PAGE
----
The United Nations Convention on the Rights of Persons with Disabilities : Will it help disabled children in the UK?
Date: 4th October 2010
Category: Children with disabilities
Author: Zoe Picton - Howell
The United Nations Convention on the Rights of the Child ("the Children's Convention"), ratified by the UK in December 1991, has arguably done little to improve the lives of the UK's estimated 700,000 children living with disability.
Some commentators have suggested that the newer United Nations Convention on the Rights of Persons with Disabilities ("the Disability Convention") may be overcome some of the shortcomings of the Children's Convention for these children.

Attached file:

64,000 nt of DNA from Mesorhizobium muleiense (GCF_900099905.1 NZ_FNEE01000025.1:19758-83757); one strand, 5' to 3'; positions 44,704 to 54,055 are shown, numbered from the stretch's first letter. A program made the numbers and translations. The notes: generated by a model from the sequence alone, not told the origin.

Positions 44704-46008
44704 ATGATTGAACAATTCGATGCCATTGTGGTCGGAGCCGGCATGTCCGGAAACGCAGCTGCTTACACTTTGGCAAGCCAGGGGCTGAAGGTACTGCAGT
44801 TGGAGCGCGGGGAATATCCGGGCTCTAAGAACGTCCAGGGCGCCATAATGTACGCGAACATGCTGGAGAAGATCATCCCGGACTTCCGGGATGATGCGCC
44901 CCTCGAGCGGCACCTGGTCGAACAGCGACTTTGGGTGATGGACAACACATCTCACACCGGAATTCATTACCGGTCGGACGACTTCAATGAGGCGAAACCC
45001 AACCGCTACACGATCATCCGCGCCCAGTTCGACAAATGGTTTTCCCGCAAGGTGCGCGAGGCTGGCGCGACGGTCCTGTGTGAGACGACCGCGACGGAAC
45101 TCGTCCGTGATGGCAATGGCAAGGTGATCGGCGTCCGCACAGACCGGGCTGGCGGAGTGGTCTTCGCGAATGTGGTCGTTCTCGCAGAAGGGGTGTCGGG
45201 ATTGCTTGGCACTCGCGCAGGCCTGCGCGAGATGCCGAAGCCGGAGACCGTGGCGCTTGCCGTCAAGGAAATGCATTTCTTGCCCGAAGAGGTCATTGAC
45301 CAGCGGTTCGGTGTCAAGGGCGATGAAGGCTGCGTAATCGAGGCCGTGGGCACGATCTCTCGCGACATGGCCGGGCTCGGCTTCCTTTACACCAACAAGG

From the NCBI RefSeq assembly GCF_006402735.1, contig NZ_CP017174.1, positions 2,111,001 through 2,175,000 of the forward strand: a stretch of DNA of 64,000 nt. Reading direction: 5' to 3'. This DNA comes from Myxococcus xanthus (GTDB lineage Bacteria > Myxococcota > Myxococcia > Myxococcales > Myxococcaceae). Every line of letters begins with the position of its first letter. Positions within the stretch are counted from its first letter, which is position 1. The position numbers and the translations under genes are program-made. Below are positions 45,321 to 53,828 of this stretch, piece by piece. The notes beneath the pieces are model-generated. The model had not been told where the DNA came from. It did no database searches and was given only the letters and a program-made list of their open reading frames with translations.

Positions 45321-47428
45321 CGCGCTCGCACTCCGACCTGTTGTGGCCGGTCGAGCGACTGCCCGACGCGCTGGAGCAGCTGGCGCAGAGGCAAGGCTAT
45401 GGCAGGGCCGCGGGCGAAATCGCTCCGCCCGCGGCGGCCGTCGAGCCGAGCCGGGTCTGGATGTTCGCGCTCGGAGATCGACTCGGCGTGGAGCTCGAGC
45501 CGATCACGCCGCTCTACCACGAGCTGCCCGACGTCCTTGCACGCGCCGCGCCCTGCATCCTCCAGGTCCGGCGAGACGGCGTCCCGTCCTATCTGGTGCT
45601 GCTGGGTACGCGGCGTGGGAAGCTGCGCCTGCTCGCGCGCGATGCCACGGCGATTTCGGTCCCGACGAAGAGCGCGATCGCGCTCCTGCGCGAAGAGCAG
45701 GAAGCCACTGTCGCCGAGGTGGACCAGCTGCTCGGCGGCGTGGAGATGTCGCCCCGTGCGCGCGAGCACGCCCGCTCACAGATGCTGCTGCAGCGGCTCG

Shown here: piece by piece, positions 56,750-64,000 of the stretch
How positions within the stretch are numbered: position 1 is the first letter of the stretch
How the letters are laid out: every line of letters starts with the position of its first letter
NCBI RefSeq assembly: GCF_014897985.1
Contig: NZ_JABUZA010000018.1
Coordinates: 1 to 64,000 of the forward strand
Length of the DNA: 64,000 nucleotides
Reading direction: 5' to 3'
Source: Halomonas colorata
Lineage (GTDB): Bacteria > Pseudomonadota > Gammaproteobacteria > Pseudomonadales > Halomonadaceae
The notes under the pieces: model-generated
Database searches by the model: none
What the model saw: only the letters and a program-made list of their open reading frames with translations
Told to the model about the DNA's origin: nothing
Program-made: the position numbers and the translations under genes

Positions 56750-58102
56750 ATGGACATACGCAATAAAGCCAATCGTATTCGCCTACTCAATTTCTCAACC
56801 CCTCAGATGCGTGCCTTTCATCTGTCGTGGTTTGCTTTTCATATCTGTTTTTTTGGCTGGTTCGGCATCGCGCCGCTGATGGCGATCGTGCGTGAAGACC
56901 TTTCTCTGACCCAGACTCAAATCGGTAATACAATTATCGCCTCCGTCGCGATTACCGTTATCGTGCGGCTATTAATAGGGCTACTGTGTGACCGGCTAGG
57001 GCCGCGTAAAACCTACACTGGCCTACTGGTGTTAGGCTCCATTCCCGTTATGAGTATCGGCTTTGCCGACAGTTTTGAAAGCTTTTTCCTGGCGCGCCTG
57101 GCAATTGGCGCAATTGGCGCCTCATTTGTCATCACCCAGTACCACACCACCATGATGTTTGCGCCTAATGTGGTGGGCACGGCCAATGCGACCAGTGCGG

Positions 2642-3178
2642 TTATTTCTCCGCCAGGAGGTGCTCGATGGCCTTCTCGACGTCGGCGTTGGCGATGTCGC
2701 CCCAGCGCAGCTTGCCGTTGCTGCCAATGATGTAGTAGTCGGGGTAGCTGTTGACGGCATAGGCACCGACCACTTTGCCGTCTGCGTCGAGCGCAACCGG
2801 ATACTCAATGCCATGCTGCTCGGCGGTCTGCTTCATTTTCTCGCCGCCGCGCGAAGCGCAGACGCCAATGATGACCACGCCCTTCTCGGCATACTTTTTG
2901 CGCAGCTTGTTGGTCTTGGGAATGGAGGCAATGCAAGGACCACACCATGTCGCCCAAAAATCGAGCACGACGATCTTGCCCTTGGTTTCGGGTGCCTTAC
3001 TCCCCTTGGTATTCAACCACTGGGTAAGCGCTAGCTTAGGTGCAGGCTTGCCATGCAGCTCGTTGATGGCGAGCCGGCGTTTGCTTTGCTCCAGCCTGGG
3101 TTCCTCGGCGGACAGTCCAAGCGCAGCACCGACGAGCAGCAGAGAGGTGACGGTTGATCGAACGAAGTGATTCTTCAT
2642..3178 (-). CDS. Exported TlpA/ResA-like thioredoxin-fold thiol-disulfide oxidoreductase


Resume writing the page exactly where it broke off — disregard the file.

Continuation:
The Disability Convention, described by Jeremy Cooper(1) a commentator on law and disability, as a "landmark" convention. It was adopted by the General Assembly of the United Nations on 13th December 2006 and was open for signature on 30 March 2007. As of today, the Disability Convention has been signed by 146 States and ratified by 91. 89 states have signed and 57 have ratified the Optional Protocol. After some initial reluctance to do either, particularly sign and ratify the Optional Protocol, the UK has signed and ratified both.